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Working Together for Dual Language Learners: Community of Peace Academy’s Co-Teaching Model

Bonnie O'Keefe
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Teacher working with dual language learner

A new profile highlights the co-teaching approach for dual language learners (DLLs) at Community of Peace Academy in St. Paul, Minnesota. The school’s approach holds lessons for other Minnesota schools and for teacher preparation policies in the state at large.

This profile is part of the Supporting Minnesota Educators website from Bellwether Education Partners. The site delves into findings from the McKnight Foundation’s Pathway Schools Initiative to reveal broadly applicable lessons on supporting teachers and leaders in Minnesota and beyond.

Minnesota schools enroll more DLLs than ever before. These students are learning English language and literacy skills in addition to another home language. The number of English learners in Minnesota has increased by over 300 percent in the past 25 years, with a unique mix of languages not often seen in other states, such as Hmong, Somali, and Karen. Although research shows that multilingualism is a valuable skill for students, too often, DLLs fall behind their peers academically.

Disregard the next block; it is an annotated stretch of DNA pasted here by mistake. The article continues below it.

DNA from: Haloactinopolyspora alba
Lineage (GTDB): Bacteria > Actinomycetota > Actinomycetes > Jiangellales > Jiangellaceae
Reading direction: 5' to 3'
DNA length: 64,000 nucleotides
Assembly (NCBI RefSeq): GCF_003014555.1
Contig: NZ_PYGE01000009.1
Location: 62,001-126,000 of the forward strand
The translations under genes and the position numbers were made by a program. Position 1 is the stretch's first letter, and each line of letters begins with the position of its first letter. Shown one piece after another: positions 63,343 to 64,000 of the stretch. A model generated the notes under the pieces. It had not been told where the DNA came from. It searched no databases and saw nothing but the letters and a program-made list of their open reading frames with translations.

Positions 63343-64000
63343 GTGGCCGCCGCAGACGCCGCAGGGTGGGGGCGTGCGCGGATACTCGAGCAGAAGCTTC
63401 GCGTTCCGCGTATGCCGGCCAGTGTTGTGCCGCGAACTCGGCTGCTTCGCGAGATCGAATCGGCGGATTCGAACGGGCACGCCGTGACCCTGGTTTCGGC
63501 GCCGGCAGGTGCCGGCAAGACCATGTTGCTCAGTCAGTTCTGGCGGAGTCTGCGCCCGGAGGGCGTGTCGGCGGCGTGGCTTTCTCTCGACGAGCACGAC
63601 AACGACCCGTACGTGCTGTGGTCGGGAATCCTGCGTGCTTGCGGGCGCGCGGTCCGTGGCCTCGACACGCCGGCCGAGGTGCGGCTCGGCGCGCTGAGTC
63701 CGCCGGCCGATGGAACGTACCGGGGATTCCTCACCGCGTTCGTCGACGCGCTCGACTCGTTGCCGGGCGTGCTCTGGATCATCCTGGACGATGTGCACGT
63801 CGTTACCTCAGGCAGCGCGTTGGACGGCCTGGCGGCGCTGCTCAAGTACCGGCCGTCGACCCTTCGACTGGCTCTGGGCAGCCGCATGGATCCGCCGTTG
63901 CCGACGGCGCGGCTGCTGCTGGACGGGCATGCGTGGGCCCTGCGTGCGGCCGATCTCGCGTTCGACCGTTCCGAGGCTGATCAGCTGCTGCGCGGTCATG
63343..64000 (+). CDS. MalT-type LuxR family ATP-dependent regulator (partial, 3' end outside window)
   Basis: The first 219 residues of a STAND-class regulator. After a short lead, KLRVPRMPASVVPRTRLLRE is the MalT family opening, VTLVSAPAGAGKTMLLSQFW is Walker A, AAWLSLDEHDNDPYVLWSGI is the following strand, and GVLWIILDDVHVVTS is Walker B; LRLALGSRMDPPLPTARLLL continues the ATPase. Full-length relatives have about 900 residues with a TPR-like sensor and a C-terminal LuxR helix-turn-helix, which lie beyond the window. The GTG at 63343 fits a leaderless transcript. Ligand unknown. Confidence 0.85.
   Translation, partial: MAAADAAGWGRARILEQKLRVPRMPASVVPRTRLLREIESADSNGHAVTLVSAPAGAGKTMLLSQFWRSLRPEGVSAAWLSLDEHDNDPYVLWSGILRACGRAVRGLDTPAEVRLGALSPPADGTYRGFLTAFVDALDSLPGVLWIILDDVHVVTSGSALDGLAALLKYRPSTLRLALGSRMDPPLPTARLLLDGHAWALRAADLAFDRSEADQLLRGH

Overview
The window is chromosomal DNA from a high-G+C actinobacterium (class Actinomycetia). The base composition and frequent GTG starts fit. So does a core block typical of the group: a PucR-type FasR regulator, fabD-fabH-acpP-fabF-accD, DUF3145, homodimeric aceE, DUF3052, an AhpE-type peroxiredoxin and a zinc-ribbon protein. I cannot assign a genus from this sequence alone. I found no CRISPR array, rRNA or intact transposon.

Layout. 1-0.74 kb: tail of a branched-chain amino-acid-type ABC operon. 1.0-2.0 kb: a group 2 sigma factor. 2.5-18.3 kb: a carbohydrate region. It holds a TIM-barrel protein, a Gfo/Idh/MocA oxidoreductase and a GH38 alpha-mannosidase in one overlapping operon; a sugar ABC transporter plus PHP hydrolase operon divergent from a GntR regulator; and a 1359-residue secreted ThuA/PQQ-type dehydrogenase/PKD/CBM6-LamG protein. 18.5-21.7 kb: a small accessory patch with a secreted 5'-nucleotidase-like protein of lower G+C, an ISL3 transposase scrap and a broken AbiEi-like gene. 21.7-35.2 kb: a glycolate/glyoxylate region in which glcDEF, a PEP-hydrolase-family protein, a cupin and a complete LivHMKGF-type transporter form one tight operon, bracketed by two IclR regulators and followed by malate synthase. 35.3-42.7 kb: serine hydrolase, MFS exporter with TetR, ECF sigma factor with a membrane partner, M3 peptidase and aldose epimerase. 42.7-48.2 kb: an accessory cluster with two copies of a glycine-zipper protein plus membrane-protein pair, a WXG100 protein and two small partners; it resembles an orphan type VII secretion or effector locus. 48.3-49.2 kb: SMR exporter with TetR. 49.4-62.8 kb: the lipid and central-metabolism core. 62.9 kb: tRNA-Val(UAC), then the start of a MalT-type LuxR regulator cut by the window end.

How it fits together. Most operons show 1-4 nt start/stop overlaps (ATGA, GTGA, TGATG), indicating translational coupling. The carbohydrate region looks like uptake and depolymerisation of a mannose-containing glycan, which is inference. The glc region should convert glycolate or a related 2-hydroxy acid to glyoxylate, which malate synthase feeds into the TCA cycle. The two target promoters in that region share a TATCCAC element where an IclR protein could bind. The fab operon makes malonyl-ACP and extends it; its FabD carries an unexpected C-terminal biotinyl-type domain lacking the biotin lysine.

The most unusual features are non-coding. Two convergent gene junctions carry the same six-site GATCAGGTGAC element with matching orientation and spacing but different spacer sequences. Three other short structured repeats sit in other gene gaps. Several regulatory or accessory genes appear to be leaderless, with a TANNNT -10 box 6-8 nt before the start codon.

In response to persistent achievement gaps for DLLs, who made up half of their elementary students, school leaders at Community of Peace Academy revamped their DLL instruction. Now, classroom teachers work alongside dedicated DLL co-teachers who focus on language and literacy development. School leaders believe this approach has contributed to improved reading results over the past several years.

But, finding and retaining co-teachers has been a challenge. This profile tells the story of Community of Peace Academy’s co-teaching model and makes suggestions for policy changes in Minnesota that could support and accelerate progress for DLLs by better preparing teachers.